Monday, November 21, 2011

Holocaust insurance settlement: Update

It's been over 4 years since we've had any news about efforts by survivors in their efforts to collect on Holocaust-era life insurance benefits. At the time, Florida Congresswoman Ileana Ros-Lehtinen had introduced legislation to help move those efforts along.

Skip ahead 4 years, and Ms Ileana Ros-Lehtinen is holding hearings in Congress aimed at enabling survivors and their families to "sue European companies such as Allianz AG, a German insurance giant, in state courts for unpaid life insurance policies sold before World War II."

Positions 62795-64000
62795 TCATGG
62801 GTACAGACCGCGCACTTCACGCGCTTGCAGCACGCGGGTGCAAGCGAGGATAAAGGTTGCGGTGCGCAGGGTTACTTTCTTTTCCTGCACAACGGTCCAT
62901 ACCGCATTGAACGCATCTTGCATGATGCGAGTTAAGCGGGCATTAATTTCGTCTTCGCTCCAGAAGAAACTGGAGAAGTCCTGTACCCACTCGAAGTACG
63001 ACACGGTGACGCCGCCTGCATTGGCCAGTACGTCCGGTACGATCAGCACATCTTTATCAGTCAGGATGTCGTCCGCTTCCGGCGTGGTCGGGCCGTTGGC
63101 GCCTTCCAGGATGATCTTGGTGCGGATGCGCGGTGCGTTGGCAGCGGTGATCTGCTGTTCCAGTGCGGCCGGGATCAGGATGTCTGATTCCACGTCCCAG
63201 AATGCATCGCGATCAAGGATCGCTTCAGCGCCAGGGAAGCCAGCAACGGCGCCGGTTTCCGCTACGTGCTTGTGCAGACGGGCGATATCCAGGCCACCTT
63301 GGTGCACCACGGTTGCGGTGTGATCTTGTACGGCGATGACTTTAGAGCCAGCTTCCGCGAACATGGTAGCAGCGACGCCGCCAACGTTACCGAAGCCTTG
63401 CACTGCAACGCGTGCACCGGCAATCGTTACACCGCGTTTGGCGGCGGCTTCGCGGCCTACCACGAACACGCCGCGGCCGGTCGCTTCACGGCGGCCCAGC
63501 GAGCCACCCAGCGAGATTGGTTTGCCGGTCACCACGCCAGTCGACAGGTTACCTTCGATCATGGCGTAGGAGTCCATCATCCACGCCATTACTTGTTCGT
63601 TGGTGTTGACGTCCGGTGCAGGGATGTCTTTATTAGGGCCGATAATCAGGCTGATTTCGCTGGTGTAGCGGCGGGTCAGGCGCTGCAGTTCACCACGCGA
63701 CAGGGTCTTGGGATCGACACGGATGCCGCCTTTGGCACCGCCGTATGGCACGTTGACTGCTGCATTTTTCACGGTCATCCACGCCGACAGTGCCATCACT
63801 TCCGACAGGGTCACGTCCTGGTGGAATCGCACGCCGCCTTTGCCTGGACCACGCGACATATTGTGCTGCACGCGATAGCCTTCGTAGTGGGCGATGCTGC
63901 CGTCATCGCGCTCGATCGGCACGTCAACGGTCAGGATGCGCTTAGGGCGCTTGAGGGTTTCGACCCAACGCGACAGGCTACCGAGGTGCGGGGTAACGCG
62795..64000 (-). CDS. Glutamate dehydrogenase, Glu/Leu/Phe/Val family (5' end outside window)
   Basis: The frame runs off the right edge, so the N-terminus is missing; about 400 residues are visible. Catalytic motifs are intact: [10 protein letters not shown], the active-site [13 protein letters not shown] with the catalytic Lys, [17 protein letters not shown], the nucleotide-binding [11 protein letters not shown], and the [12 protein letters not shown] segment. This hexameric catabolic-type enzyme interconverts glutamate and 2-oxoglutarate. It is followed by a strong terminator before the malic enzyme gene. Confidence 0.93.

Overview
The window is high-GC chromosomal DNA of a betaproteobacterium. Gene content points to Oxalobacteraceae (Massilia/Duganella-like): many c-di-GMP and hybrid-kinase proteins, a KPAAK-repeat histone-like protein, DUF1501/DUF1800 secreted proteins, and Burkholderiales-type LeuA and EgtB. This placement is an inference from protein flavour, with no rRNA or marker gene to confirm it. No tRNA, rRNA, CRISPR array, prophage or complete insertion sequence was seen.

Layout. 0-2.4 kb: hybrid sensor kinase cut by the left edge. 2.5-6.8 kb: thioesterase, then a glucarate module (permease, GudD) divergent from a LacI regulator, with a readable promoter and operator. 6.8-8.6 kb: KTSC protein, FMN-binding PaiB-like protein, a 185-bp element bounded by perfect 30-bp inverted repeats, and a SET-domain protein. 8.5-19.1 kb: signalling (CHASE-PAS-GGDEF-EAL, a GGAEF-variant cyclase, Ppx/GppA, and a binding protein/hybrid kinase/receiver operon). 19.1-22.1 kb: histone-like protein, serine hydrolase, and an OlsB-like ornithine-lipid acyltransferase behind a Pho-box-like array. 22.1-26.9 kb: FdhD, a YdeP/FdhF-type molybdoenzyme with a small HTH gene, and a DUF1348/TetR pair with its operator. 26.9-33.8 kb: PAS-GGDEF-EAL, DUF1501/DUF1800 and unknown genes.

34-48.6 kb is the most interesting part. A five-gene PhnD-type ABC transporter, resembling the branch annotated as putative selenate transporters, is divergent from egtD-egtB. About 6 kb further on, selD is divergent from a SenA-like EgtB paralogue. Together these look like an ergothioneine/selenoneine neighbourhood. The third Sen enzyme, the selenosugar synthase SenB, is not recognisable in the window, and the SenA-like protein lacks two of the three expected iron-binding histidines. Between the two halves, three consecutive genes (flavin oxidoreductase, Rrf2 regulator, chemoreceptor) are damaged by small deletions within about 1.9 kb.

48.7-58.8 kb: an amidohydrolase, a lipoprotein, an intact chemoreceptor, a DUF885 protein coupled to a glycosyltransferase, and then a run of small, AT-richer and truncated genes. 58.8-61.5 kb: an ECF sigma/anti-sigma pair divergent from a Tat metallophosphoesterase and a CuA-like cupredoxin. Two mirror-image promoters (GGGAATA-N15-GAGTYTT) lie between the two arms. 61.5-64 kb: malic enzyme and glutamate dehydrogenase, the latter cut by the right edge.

The seemingly insurmountable problem, of course, is that life insurance companies require death certificates in order to adjudicate claims. Obviously, these are not going to be forthcoming in the cases of those massacred in the Holocaust. As Congresswoman Ros-Lehtinen asks, "[c]an you imagine anything more outrageous than asking for a death certificate for someone murdered in Auschwitz?"


Of course, there's a twist here:

"[T]he American Jewish Committee, the Anti-Defamation League, B'nai B'rith and the World Jewish Congress ... argued at a 2010 congressional hearing that the International Commission on Holocaust Era Insurance Claims was created to address worldwide claims, and that re-engaging in court could unrealistically raise the expectations of survivors."

I'm reminded of that classic punchline: "what could it hurt?"
blog comments powered by Disqus